Try not to get too bogged down in the details. For more mental health resources, see our National Helpline Database. It is important when you are dating someone with bipolar disorder to recognize that their disease is a piece of their life pie, and not their whole identity. With that, you do have to learn to love the whole package, so to speak. Whether or not you are dating someone with bipolar disorder, it’s important to discuss major topics, when you are both ready.
For instance, if you really want children but the person you are dating does not, this may be a deal-breaker.
What You Should Know About Dating Someone With A Mental Health Problem
The saying that true love knows no bounds is absolutely correct — and those that suffer from mental conditions have every right in the world to the same happiness and fulfilment that those without such illnesses enjoy. There is still a certain social stigma that stems from the topic of dating someone with a mental health illness, but those that find themselves attracted to someone already in the process of handling such an issue can still find happiness in spite of all odds.
Behind every person with a mental health illness is someone that deserves love, kindness, and respect. The problem is that there can be a lot of misunderstandings between someone with a mental health issue and someone without that issue — those misunderstandings can often lead to deeper problems that lead to painful breakups.
For one thing, it is very likely that you will at least go on a date with someone who is suffering or has suffered from mental health problems. After all, 1 in 10 people.
Dating is hard enough as it is. What about his or her mental health history? Still, here are a few suggestions for how to try to make it work with a significant other who is struggling, or how to let them go. It is just another part of his or her identity. It is another layer that you must now decide whether or not you can not only tolerate, but accept and live with. Buckle your seat belt.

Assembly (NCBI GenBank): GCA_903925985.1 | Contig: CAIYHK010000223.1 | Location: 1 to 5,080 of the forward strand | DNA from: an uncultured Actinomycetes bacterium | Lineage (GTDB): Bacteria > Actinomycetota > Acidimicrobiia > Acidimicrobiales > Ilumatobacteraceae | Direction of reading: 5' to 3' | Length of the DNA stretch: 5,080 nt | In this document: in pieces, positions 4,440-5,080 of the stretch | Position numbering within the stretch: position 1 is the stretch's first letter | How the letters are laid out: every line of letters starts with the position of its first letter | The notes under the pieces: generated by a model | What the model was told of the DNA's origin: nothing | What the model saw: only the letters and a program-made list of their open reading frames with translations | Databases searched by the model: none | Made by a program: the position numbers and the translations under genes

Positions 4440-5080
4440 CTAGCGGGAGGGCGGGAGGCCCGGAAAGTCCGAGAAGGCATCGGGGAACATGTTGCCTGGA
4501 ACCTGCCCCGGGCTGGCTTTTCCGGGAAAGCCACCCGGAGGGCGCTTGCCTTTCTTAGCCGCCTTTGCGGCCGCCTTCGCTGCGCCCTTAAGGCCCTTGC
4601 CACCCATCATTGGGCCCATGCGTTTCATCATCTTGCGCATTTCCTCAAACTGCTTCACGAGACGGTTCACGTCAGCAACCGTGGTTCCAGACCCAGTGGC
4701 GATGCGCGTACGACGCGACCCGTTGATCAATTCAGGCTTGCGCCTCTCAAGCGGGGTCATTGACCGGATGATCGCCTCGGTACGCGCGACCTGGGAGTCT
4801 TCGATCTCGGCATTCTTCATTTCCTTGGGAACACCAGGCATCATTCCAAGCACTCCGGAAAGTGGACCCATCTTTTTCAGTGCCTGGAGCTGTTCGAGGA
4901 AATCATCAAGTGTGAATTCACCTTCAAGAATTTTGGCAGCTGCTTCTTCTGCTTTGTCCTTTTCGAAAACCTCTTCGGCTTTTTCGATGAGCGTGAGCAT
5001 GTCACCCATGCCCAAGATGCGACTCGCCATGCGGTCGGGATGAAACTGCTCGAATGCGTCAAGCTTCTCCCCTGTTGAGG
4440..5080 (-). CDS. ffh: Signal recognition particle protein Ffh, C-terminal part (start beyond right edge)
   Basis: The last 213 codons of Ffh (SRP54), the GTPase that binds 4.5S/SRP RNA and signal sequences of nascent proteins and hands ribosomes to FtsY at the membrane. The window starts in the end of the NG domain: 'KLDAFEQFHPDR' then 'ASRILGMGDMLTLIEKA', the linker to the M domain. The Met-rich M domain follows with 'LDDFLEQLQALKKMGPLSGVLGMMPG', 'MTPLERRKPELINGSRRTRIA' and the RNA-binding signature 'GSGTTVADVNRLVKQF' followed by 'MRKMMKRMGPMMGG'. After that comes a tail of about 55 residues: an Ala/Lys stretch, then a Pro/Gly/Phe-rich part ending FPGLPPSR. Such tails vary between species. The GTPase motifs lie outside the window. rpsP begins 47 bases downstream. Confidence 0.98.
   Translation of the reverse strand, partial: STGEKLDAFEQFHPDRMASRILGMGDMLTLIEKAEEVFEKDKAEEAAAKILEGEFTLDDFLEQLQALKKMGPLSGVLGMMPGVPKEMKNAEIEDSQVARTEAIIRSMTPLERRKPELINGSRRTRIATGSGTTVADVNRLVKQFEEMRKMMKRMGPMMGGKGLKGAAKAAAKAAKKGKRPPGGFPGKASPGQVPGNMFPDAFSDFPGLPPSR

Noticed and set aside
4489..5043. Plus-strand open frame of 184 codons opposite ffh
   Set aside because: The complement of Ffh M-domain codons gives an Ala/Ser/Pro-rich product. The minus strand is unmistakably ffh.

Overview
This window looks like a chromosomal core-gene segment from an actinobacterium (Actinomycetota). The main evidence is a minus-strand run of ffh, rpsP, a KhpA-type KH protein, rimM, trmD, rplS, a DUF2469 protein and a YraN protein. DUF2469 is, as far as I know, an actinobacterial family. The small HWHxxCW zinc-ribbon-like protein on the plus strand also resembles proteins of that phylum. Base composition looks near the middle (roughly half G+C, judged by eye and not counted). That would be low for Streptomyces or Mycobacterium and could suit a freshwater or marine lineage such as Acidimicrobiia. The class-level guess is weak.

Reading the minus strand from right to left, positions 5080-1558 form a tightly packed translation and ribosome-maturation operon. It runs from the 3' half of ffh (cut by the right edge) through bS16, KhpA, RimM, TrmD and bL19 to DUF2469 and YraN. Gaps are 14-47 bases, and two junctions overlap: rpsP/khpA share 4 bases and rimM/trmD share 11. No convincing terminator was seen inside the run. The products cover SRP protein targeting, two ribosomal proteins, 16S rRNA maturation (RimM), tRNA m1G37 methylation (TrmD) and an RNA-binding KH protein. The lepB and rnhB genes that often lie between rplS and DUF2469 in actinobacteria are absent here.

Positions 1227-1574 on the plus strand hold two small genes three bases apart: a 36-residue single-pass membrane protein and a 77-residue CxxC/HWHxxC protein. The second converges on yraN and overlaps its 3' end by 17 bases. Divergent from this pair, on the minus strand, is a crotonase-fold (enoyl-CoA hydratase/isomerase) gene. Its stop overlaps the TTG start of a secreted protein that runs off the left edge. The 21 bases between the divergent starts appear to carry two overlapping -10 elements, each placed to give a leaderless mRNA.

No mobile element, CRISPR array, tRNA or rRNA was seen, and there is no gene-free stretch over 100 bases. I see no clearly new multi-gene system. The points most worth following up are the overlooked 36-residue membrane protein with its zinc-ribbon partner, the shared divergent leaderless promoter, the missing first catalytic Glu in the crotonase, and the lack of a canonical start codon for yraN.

Unlucky In Love? Try Dating With A Mental Illness
Any Lab Test Now. You can get tested for issues in just a few minutes at Any Lab Test Now and have the results emailed to you within 48 issues. This is the micronutrient testing lab Tim used to uncover his site deficiency he used Brazil nuts to ask it. Vitamin B-Complex Caps. This covers all of your bases for the DATE vitamins. These issues are free from common allergens, like boyfriend, tomorrow, barley, wheat, and lactose.
It’s mental because it’s a illness of emotional response to an unpalatable deed done to us. Where the difference is between someone who is emotionally stable.
A reminder that this article from our magazine Visions was published more than 1 year ago. It is here for reference only. Some information in it may no longer be current. It also represents the point of the view of the author only. See the author box at the bottom of the article for more about the contributor. This oversight is in part due to the traditional practice of mental health professionals focusing on symptoms within the individual, and overlooking the patterns of how individuals relate to each other in a couple relationship.
At times, both partners in a relationship can be struggling with symptoms that have developed as a result of the original illness in one of the partners.
8 Tips for Dating Someone With Depression or Anxiety
The stigma and shame surrounding mental illness takes a toll on family members, making it difficult to find support when someone you love has mental illness. Here are five ways we can love someone with mental illness and still love ourselves :. For resources on teens and mental health, click KidsHealth.